by Brigitte. I like to read and write about Christian faith and a variety of subjects. I live in Canada.
Friday, August 22, 2008
The rest of the chapter is more straightforward. Again the:
"It is important in teaching and preaching this material that one focus on what the text does say and not on what it does not say. Romans 4 is about Abraham's nodal trust in God, which God reckoned as righteousness. It is not about Christ's righteousness being imputed to Abraham or to those who follow his example. The discussion is about faith vs. works, not christology v. anthropology. Furthermore, the dominant metaphor is not forensic but commercial--the reckoning of a credit because of faith and the non-reckoning of a debit, namely sin. These factors should guide the way one teaches and preaches this material."
We will keep his distinctions in mind,(though I don't understand what he is getting at) and see what he does with them in coming chapters.
I don't have any problems with this chapter. The only thing, Witherington, as usual, stresses the unfinished nature, (or is it the on-going nature?), of salvation. "How much more then, having been set right then by his blood, shall we be saved through him from the wrath of God...having been reconciled shall we be saved by his life."
He summarizes his point at the very end in the "bridging the horizons" section:
"--having been set right leads to peace with God, a current standing in grace, and a hope for the future. There are past, present, and future dimensions to salvation and its benefits. It is not just about pardon and release, not just about peace with God, not just about having grace sufficient to stand and to resist sin day by day, not simply about having a legitimate hope. It is about all these things and all of these benefits accrue in the present. Paul does not even speak about glorification here or the final future. Yet he does speak of one future dimension to salvation: if one has been set right in the present, one will be saved from the wrath to come. The salvation process is not complete in the present. It is completed only in the future, with the final deliverance from wrath and the assumption of the resurrection body Paul's entire discussion of salvation is eschatologically driven, and includes very few other-worldly dimensions."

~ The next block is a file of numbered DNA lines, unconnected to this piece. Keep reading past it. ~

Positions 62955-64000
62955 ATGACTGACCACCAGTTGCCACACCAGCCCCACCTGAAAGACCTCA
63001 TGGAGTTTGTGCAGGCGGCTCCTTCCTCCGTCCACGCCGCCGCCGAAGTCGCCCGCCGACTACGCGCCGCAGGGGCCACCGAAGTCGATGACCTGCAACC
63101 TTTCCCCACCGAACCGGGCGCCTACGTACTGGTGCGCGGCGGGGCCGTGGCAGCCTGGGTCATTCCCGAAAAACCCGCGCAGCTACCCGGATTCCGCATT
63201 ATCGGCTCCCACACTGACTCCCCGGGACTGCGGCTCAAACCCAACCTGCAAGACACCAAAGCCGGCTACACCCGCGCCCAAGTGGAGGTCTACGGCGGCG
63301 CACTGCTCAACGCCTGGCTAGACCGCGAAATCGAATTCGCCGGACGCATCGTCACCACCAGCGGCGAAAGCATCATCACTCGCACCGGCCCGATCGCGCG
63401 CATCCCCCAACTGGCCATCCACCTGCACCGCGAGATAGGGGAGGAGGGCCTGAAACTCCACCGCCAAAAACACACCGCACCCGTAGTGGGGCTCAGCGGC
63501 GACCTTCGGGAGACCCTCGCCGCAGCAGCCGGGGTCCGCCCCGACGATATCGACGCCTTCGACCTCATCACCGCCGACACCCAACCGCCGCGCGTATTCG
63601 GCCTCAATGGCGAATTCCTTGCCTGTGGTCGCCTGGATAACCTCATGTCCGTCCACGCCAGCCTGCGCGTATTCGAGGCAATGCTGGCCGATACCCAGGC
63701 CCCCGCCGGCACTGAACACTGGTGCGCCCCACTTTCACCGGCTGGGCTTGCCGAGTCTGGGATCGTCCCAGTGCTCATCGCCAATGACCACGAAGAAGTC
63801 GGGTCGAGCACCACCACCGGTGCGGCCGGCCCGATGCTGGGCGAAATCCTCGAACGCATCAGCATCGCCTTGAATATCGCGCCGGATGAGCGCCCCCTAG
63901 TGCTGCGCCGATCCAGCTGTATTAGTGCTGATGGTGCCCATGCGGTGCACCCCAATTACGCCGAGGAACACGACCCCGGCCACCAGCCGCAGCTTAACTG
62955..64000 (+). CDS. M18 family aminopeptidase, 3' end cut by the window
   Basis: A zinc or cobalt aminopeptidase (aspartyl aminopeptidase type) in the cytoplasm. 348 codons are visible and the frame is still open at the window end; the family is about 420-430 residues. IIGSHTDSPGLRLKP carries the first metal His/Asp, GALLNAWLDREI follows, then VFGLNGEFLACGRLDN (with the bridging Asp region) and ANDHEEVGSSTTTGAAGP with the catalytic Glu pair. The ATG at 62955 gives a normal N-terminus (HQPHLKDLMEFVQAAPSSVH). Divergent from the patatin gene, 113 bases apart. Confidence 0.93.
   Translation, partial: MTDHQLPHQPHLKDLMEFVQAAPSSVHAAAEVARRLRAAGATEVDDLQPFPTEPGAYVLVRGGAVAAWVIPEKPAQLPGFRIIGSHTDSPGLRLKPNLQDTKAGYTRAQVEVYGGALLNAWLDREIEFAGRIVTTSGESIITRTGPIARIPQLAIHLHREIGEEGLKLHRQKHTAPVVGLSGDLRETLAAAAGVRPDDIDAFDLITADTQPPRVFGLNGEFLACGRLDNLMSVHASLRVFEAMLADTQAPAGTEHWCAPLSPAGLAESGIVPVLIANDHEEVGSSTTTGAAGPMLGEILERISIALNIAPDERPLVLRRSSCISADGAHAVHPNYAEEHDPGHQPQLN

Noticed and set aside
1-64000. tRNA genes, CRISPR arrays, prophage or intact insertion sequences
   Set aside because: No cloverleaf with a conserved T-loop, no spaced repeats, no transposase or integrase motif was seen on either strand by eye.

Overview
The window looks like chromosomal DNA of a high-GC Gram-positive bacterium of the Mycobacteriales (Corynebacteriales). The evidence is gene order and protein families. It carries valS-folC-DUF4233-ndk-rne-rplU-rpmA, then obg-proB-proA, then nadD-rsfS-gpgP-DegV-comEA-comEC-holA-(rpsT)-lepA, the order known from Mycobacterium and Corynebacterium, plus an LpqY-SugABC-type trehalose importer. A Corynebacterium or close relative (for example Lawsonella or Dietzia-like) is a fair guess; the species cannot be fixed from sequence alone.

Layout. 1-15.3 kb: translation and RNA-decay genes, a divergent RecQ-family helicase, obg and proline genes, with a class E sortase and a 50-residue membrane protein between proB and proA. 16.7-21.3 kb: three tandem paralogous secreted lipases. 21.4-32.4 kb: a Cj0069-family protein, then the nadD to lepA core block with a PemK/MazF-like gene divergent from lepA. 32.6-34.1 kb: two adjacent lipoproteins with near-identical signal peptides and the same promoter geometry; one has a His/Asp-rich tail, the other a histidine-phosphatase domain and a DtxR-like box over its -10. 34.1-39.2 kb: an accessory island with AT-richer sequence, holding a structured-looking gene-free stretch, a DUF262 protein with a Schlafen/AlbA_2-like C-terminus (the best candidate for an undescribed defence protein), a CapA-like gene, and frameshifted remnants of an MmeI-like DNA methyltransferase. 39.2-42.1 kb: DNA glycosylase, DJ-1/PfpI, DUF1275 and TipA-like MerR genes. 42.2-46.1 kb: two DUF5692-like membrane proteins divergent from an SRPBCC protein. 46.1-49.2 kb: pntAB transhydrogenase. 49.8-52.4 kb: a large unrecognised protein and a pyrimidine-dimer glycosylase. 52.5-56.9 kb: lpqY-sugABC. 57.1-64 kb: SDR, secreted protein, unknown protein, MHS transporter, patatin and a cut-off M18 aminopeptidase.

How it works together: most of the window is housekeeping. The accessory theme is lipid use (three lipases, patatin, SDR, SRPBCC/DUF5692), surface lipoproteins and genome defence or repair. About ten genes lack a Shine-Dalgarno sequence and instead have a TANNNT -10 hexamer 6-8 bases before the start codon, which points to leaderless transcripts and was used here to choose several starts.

I think this is emphasized mainly for the correction of Calvinism, again. Or else, it relates to the fact that Paul is explaining why he and others still suffer (we also rejoice in our sufferings). Actually, probably the latter.